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The food of Kolkata, India, according to Debarpan Bhowmick


Last Friday at 3:30 p.m., a Cultural Connections event featuring Debarpan Bhowmick, a UNH student from Kolkata, India, took place in the Entertainment Center of the Memorial Union Building (MUB). Bhowmick, who is nicknamed “DB,” gave a presentation about where he is from in India and about the famous Kolkata street food, which Bhowmick said was deemed the best street food in all of India.
Kolkata, according to Bhowmick, is a city in West Bengal, India that is known well for its street food. Bhowmick said that Bengalis loves street food and will eat it at any time and for any and every meal of the day.
“Kolkata is a city that keeps eating,” he said.
He also said that Bengalis value their freshly grown and freshly made food, so much so that it is a big part of their culture. Therefore, Bengalis like seeing their food made in front of them when they order from street vendors.
Bhowmick helped to explain the culture of street food to his audience by showing them multiple videos that he claimed to have watched when he felt homesick in the past. A few segments of the videos were filmed in places that are close to where Bhowmick lives in Kolkata.
“Everybody has their favorite stall,” he said about the many street vendors in Kolkata. “They will argue with the person who says that the stall next to it is better, and it becomes a topic of big arguments. I saw teachers get mad at me in school for saying that one stall is better than the other… I hope it didn’t affect my grade in any way.”
Bhowmick compared the prices of street food to what it would cost in U.S. dollars, and some of the most expensive dinner items that one could buy would cost somewhere around the equivalent of $1.25.
“The only time something might cost [more than that] is if the vendor sees that you aren’t from India,” he joked with his audience.
Bhowmick talked about how dinner in Kolkata tends to be extremely rich in flavor. He said that no dinner food he has seen in America compares to the richness of dinner food that Bengalis eat.
Bhowmick’s favorite category of food derivative of Kolkata street food is dessert. He also recommended “must try” street food to his audience including pani puri, jilipi, alur chop and beguni fritters.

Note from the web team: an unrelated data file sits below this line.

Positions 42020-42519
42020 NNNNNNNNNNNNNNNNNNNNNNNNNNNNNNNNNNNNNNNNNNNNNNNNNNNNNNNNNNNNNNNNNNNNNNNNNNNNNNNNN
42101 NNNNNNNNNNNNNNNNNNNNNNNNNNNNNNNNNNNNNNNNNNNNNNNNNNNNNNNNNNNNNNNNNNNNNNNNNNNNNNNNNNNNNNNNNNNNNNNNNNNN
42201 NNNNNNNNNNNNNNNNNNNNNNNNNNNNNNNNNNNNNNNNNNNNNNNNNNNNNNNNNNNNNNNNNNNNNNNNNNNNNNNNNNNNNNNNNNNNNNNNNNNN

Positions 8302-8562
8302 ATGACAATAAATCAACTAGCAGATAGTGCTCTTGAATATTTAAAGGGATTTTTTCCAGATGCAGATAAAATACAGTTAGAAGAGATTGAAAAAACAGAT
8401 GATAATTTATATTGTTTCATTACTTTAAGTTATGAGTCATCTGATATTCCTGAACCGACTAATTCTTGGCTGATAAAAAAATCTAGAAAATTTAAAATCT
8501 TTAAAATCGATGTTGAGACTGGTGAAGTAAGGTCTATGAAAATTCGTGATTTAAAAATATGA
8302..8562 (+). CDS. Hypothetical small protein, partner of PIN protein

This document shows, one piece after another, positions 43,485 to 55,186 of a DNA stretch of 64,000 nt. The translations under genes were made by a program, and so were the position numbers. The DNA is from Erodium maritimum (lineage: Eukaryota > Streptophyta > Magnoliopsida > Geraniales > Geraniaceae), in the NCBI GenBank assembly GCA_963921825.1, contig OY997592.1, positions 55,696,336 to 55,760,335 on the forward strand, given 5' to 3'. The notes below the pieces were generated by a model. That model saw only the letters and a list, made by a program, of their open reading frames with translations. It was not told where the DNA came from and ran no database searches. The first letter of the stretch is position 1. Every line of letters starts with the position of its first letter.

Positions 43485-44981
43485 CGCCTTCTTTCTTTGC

Bhowmick ended his presentation by inviting attendees to make their own sample of a Kolkata street food dish in the kitchen of the Entertainment Center. The dish was jhal muri and included ingredients such as puffed rice, spices, chili peppers, red onions and cilantro.
Cultural Connections, according to Paul Chiarantona, the programming coordinator and advisor for the Office of International Students and Scholars (OISS), is a partnership between OISS and the MUB.
“We have a group of international students, and every semester they get to present about their culture,” Chiarantona said. “The students get to choose all of their topics. This [presentation] was all DB’s idea.”
Presentations range in variety according to Chiarantona. In the past, presentation topics have included street food, Persian weddings in Iran and apps in Kenya. Cultural Connection presentations by students happen every Friday in the Entertainment Center in the MUB from 3:30 to 5:00 p.m.
Chiarantona pointed out that UNH is a majority white campus with many students coming from New Hampshire.
“Any opportunity you have to hear a true authentic voice of someone who is international or from a marginalized identity, or is someone who you haven’t met before helps make the world seem a little smaller,” he said. “[It] makes people have a greater understanding of the world beyond UNH without having to leave UNH.”
Alexandra Trifan, a sophomore political science and economics major, said that she enjoys trying new food and learning about other cultures, which is what brought her to the event, and that she believes experiencing other cultures can be beneficial.
“The exposure of different foods and cultures helps people grow on an emotional and mental level, and I think that if we have access to different cultures, we will have a better understanding of ourselves and our own identities and also about other people.”
The next Cultural Connections event will be this Friday from 3:30 to 5:00 p.m. in the MUB Entertainment Center and will be entitled “Russia from Another Perspective” with Evgenii Vasilev as the featured presenter.

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